... Washington. There, before sunrise on the fourth of November, while the main body were encamped in two lines on rising ground, and the militia upon a high flat on the other side of the stream a quarter of a mile in advance, they were surprised and fiercely attacked by a large number of Indians, who fell first upon the militia, and then with deadly power upon the regulars. Great carnage ensued. The enemy, concealed in the woods, poured a destructive fire upon the troops from almost every point. St. Clair, unable to mount his horse, was carried about in a litter, and gave his orders with discretion ...
— Washington and the American Republic, Vol. 3. • Benson J. Lossing

... of France by the roads of war, (God save us evermore from Mars and Thor!) Up and down the fair land iron armies came, (Pity, Jesu, all who fell, calling ...
— Ballads of Peace in War • Michael Earls

... fell open. Inside, on a background of dark velvet, hung two miniatures, lightly framed in gold and linked together by a graceful scroll-work in gold. They were of fine French work, and they represented a man and ...
— Lady Rose's Daughter • Mrs. Humphry Ward

... fell, and Manager Watson flushed. He bit his lips to keep from making a retort. But, after all, the umpire was ...
— Baseball Joe in the Big League - or, A Young Pitcher's Hardest Struggles • Lester Chadwick

... dead calm, quite suddenly, and we drifted, with the sail flapping against the mast idly, for half an hour or so. Then fell on us, without warning, such a fierce gale as I had never before seen, blowing from north and west, with rain and bright lightning, and it raised in five minutes a sea that broke over us again and again as Thormod brought the ...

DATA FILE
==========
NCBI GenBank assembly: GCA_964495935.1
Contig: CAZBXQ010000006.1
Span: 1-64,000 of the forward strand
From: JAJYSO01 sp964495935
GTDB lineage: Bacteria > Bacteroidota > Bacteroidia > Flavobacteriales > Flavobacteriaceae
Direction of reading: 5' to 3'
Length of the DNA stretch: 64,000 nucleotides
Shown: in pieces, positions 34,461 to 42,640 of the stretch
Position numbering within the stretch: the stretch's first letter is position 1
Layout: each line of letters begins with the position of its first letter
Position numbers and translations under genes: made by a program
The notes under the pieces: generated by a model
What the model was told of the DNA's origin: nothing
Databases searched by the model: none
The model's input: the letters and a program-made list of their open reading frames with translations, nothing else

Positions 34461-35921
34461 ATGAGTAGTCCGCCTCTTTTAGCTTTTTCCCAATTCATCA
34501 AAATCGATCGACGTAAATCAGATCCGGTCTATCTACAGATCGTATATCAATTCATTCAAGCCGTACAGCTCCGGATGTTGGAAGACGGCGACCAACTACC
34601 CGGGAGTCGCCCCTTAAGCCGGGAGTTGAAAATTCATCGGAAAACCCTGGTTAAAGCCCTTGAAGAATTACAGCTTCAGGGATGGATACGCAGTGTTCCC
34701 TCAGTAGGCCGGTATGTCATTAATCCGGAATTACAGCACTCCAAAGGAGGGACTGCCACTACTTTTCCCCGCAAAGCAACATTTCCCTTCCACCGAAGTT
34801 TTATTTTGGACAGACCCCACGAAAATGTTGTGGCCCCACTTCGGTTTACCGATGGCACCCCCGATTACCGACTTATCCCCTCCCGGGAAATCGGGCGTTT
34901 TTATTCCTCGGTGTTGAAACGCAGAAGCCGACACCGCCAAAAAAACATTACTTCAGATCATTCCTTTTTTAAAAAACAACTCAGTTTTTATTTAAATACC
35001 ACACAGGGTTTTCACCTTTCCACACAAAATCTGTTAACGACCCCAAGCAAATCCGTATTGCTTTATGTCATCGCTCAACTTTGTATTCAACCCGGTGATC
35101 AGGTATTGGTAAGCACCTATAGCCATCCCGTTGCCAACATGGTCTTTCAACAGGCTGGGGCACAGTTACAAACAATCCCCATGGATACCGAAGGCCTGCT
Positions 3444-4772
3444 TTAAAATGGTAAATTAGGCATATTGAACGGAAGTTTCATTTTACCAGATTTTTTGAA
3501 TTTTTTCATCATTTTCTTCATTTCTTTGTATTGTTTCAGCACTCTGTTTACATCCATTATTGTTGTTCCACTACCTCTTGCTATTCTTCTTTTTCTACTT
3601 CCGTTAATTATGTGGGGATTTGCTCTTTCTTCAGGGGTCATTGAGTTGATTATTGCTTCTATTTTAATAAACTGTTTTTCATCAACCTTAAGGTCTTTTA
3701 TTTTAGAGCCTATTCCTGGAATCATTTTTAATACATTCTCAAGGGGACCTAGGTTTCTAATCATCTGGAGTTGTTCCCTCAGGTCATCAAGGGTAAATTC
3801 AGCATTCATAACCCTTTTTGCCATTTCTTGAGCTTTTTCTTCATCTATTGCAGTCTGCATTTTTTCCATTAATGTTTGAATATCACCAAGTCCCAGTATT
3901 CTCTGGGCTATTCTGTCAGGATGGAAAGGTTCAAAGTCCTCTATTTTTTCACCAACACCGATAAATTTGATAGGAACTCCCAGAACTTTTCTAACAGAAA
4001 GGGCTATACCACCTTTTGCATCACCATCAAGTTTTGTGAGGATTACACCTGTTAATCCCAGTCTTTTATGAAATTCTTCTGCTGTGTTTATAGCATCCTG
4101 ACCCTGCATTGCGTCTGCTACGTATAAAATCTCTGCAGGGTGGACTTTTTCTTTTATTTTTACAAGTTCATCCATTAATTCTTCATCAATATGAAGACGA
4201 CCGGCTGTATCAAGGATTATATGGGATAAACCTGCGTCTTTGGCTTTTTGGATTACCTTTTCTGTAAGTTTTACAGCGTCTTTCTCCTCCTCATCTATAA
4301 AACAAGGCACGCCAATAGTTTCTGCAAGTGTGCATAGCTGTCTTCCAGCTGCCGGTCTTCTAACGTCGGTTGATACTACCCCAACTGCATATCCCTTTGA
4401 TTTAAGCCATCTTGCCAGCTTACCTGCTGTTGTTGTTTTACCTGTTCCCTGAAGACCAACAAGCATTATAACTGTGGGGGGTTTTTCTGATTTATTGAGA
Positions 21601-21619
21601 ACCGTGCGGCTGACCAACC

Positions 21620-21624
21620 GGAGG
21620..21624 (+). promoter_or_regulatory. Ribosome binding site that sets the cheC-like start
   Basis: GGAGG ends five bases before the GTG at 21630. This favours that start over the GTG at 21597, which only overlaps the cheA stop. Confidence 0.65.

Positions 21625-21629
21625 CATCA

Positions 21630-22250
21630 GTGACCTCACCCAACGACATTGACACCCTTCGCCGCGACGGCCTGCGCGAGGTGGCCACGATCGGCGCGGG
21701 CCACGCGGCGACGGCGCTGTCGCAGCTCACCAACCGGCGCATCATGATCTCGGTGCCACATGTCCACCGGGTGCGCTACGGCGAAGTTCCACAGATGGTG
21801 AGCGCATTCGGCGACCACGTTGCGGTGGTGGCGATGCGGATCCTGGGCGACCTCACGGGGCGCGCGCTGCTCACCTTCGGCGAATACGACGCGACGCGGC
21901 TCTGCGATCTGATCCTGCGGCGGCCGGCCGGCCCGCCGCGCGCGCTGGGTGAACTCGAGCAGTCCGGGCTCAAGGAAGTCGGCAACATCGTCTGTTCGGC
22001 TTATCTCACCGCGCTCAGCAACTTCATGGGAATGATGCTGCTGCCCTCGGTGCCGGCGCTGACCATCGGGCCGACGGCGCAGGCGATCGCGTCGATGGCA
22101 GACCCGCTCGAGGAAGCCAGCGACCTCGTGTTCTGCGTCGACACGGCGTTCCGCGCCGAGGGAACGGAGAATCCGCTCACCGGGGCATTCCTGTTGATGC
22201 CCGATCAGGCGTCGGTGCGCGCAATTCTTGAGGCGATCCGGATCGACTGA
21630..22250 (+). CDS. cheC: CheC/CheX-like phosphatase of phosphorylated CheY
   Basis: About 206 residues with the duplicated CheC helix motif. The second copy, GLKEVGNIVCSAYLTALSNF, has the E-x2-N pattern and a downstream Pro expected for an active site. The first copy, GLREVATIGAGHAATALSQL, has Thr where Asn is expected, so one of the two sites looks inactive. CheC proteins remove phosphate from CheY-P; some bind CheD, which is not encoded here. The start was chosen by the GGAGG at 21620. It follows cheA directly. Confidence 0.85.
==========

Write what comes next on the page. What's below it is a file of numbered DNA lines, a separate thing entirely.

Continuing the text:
— Wulfric the Weapon Thane • Charles W. Whistler

... rain. It fell in great drops whose sheer weight and size carried them, at the moment of impact, through the ragged shirts to the warm flesh beneath. In a second, it seemed, a waterspout was upon them and was pouring its ...
— The Golden Woman - A Story of the Montana Hills • Ridgwell Cullum

... bays, I did see a small flock of four or five of these birds in July, 1866, when crossing from Guernsey to Torquay. We were certainly more than the Admiralty three miles from the land; but had scarcely lost sight of Guernsey, and were well within sight of the Caskets, when we fell in with the Shearwaters. They accompanied the steamer for some little way, at times flying close up, and I had an excellent opportunity of watching them both with and without my glass, and have therefore no doubt of the species. There ...
— Birds of Guernsey (1879) • Cecil Smith